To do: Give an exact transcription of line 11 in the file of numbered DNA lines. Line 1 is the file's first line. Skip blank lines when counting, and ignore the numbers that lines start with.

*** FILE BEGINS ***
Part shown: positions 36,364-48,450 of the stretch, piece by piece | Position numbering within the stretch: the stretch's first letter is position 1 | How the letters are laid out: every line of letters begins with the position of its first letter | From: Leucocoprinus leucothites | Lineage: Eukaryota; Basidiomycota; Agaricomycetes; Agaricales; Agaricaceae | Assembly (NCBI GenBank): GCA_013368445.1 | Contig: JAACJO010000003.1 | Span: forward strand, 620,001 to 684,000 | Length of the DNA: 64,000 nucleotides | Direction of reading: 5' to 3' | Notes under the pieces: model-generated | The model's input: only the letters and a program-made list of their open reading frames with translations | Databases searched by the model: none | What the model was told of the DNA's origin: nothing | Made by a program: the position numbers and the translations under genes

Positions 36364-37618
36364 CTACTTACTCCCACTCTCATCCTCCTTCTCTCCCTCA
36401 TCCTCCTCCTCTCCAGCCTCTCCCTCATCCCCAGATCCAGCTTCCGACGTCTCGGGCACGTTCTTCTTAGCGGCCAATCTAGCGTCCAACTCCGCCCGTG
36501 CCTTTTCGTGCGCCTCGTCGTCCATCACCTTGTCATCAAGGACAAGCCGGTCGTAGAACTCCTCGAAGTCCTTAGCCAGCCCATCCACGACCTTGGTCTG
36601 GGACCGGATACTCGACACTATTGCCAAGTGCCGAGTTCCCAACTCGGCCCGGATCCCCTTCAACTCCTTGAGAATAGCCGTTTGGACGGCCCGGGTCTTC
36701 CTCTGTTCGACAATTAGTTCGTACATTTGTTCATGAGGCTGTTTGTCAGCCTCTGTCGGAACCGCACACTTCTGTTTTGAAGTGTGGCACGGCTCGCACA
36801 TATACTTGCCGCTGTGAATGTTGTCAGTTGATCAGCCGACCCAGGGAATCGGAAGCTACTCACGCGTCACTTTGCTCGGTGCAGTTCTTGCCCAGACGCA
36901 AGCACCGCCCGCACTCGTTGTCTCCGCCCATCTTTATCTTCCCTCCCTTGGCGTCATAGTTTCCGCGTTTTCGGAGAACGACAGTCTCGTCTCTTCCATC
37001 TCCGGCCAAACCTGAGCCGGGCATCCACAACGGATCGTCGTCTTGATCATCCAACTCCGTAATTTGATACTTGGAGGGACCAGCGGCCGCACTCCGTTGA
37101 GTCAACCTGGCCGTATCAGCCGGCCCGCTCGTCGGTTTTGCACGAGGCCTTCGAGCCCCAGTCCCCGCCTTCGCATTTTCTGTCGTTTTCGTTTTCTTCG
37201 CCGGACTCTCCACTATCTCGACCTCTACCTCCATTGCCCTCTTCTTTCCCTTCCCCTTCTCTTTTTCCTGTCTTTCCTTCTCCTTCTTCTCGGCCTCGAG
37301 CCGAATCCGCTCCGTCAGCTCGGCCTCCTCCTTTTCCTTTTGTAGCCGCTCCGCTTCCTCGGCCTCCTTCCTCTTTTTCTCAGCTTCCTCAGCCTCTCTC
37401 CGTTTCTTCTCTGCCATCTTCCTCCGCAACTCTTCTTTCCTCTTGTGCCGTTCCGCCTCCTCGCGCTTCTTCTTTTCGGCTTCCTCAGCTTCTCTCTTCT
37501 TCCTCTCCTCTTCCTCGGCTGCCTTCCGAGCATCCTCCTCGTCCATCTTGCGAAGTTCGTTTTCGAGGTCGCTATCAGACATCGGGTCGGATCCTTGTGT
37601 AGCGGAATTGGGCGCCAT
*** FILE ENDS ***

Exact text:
37101 GTCAACCTGGCCGTATCAGCCGGCCCGCTCGTCGGTTTTGCACGAGGCCTTCGAGCCCCAGTCCCCGCCTTCGCATTTTCTGTCGTTTTCGTTTTCTTCG